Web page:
Memories: From Moscow to the Black Sea
My sister is great at buying me books that she thinks I should read to expand my knowledge into new areas. As it is the one hundredth anniversary of the Russian Revolution this year she bought me for Christmas Memories: From Moscow to the Black Sea by the Russian humorist Teffi.
It’s an incredible story of Teffi’s flight from Moscow to the Black Sea, told in such a light-hearted way that it makes the horrors described that much starker. The night-time walk where she accidentally turns the wrong way and comes across a body being attacked by dogs, trying to get through border checkpoints, avoiding psychotic revolutionaries who kill on a whim, and escaping hotels as the guests empty out desperately trying to get a passage on ships leaving the port.
Along the way she meets acquaintances from the Russian literary and artistic scene and is often recognised by her fellow refugees and those she is seeking help from. Living from day-to-day Teffi astutely observes how people in the worst of circumstances still grasp at normality, like making dresses out of medical gauze when there is no fabric to be found.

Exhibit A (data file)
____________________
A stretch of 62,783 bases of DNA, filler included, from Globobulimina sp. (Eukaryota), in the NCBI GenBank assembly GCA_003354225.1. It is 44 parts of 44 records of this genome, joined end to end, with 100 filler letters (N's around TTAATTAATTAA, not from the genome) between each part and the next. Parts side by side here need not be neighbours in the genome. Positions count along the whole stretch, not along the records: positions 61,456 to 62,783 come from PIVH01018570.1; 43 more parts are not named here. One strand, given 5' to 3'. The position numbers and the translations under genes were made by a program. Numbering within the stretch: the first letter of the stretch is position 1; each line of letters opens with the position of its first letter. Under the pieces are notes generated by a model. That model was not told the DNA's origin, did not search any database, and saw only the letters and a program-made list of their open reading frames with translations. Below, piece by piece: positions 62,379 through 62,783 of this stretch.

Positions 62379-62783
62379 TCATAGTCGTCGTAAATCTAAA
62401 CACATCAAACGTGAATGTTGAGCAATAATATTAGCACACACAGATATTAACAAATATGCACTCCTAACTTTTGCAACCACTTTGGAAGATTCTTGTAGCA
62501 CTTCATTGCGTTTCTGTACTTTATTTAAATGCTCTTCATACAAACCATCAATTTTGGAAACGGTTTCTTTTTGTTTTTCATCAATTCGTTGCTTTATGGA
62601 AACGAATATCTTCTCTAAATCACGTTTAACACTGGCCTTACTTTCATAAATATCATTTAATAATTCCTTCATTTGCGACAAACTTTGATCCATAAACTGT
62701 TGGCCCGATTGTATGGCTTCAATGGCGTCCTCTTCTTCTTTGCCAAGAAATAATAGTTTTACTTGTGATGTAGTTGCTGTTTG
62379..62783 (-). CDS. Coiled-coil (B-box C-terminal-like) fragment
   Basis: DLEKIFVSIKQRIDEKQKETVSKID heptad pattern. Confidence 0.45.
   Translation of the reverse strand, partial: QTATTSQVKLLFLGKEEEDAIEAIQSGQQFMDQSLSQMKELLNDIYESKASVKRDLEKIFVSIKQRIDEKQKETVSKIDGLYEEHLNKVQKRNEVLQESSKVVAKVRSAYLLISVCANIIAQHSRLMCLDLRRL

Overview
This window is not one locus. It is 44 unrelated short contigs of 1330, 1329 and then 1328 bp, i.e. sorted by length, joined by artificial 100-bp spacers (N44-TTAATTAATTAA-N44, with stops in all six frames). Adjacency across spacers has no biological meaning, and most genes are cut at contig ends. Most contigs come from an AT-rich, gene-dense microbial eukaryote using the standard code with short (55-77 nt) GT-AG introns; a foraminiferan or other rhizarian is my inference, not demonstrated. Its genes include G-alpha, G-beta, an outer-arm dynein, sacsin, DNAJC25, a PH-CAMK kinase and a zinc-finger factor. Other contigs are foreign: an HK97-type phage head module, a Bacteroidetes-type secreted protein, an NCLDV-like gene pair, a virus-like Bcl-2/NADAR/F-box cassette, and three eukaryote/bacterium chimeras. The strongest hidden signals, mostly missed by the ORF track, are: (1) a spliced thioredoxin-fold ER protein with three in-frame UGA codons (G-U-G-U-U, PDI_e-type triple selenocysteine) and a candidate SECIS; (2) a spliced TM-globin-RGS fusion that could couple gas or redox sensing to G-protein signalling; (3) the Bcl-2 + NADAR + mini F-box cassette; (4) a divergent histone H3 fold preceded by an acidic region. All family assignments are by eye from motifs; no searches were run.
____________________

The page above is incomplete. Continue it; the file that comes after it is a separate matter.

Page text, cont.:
It’s the first time I think I have read a book about a refugee fleeing their homeland, albeit in this case a well off and well known refugee. Nevertheless it provides a fascinating insight into what actually happens when you have to pack a few possessions into a bag and head off into the unknown, not knowing where you will end up but knowing that for your safety you have to leave. It’s a fascinating read and one I would highly recommend.